Taken away: Valley reacts to death of Tejano legend Johnny Canales

Host Johnny Canales talks with the guests on his show The Johnny Canales Show during its taping Feb. 6, 2013, in McAllen. (Joel Martinez | [email protected])

Johnny Canales, the pioneer who brought Tejano music into our living rooms with “The Johnny Canales Show,” died Thursday at age 77, his family shared on social media.

Canales was born in Mexico and raised in Robstown. He was a musician and radio DJ before executive producing the television program that would make him a household name for millions of Hispanic families. He’s credited with boosting the career success of Selena Y Los Dinos, when the young band appeared on his show.

Canales launched his music-centric variety show in 1983 on Corpus Christi TV station KRIS. The program expanded to other South Texas markets in the mid ’80s and was picked up by mainstream Spanish TV outlets, airing nationally from 1988 to the mid-2000s.

Host Johnny Canales talks with members of the group Masorre on his show The Johnny Canales Show during its taping Feb. 6, 2013 in McAllen. (Joel Martinez | [email protected])

“He was more than just a beloved husband, father, TV host, musician, and entertainer; he was a beacon of hope and joy for countless people,” Nora Canales wrote on the El Show de Johnny y Nora Canales Facebook page. “His infectious charisma and dedication to promoting Latino music and culture left a large mark on the world. Johnny’s spirit will continue to live on through the countless lives he touched and the legacy he built.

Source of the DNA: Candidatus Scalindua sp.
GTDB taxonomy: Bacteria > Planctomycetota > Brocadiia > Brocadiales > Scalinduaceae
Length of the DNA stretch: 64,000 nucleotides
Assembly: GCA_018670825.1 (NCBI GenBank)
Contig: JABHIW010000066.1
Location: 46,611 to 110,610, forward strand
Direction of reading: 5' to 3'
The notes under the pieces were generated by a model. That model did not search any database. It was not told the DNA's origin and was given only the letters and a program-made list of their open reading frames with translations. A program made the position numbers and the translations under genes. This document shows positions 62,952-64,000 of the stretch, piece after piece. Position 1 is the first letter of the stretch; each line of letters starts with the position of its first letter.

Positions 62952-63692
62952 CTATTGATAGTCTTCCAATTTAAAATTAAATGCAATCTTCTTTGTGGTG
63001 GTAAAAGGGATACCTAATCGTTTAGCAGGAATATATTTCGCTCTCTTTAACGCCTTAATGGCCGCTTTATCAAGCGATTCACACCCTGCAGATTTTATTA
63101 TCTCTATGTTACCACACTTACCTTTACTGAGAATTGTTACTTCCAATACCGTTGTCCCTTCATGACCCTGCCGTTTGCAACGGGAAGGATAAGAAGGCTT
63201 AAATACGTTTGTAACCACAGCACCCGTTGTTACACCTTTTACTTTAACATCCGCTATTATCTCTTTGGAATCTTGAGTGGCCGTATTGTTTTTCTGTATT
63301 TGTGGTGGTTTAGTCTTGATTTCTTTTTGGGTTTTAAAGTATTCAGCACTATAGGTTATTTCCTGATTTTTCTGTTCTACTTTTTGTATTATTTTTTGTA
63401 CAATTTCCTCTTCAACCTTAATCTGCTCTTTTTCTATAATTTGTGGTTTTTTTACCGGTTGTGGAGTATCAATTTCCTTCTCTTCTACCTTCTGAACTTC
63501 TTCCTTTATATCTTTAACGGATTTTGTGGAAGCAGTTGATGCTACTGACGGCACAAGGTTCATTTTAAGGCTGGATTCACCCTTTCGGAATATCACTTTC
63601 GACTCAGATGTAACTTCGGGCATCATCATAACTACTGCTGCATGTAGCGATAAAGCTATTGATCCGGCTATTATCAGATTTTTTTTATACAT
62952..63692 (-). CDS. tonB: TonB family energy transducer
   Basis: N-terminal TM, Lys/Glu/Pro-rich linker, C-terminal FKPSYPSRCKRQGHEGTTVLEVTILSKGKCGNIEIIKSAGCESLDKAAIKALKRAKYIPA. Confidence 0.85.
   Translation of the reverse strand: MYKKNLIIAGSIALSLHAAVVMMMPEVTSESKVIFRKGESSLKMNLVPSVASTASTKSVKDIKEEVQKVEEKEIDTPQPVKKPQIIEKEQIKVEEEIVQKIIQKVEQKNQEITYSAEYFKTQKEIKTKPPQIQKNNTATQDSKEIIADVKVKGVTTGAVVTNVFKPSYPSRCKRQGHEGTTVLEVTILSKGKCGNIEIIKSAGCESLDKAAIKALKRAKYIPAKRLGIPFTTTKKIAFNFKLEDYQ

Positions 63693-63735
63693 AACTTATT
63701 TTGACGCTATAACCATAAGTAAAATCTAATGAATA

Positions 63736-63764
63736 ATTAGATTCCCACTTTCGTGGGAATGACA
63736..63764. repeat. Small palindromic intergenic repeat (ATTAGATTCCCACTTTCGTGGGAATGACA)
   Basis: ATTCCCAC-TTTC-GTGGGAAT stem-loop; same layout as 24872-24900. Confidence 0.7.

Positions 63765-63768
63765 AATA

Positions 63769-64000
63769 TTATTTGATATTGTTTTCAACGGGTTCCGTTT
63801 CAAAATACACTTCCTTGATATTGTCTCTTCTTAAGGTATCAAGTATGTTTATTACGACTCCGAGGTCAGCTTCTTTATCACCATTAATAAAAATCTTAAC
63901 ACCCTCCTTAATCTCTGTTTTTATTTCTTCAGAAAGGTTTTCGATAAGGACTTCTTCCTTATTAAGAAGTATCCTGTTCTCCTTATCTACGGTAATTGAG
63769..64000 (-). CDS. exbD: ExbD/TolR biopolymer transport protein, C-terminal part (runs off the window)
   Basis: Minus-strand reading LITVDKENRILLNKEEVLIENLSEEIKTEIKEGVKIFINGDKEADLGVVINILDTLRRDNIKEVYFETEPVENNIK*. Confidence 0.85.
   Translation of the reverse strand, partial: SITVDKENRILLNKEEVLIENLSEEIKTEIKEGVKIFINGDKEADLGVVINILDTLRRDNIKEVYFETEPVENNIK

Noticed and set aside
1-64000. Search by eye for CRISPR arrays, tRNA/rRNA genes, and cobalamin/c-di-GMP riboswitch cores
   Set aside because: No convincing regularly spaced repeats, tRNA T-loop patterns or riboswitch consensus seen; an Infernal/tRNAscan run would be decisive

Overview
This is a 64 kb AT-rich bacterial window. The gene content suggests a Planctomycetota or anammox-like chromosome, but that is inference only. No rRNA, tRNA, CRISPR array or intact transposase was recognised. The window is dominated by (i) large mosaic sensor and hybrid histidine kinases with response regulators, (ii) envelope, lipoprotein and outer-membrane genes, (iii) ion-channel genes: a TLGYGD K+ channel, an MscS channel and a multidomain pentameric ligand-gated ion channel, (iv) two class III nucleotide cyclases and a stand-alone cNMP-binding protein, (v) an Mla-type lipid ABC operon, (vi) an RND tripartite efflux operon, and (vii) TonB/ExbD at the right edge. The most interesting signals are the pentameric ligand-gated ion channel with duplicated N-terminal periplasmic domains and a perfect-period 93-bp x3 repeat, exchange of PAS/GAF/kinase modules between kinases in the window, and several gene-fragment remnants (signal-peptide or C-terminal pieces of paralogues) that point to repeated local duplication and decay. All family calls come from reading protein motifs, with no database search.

Canales’ phrase “You got it, take it away,” during performance introductions became linked to the icon.

The Tejano music community reacted to the news on social media Thursday afternoon.

“Hoy la musica texana esta de luto porque uno de sus mas grandes impulsores del genero regional Tex-Mex se nos adelanto en el camino. (Today, Tejano music is in mourning because one of its greatest promoters of the regional Tex-Mex genre passed us on the road),” Hidalgo native and Tejano great Ramon Ayala shared on his Facebook page.”

Janet Vackar, of the Bert Ogden Auto Group, shared dealership commercials from the 1980s featuring Canales and her father, Bert Ogden, to her Facebook page.

“Beautiful memories … Dale Gas Johnny!” Vackar wrote.

“Johnny’s influence on #SouthTexas culture, Tejano music, and his support for emerging artists will never be forgotten,” state Sen. Morgan LaMantia posted on Facebook.

“Just heard that a true pioneer in Tejano music, Johnny Canales has passed away,” state Rep. Terry Canales wrote. “Johnny will be greatly missed by many in our South Texas community.”

Canales is survived by his wife of nearly 30 years, Nora, and their two daughters, Zelestial and Miroslava.

A documentary about Canales, titled “Take It Away: The Rise and Fall of Tejano Hollywood,” is said to be in post-production, Tejano Nation reported last month.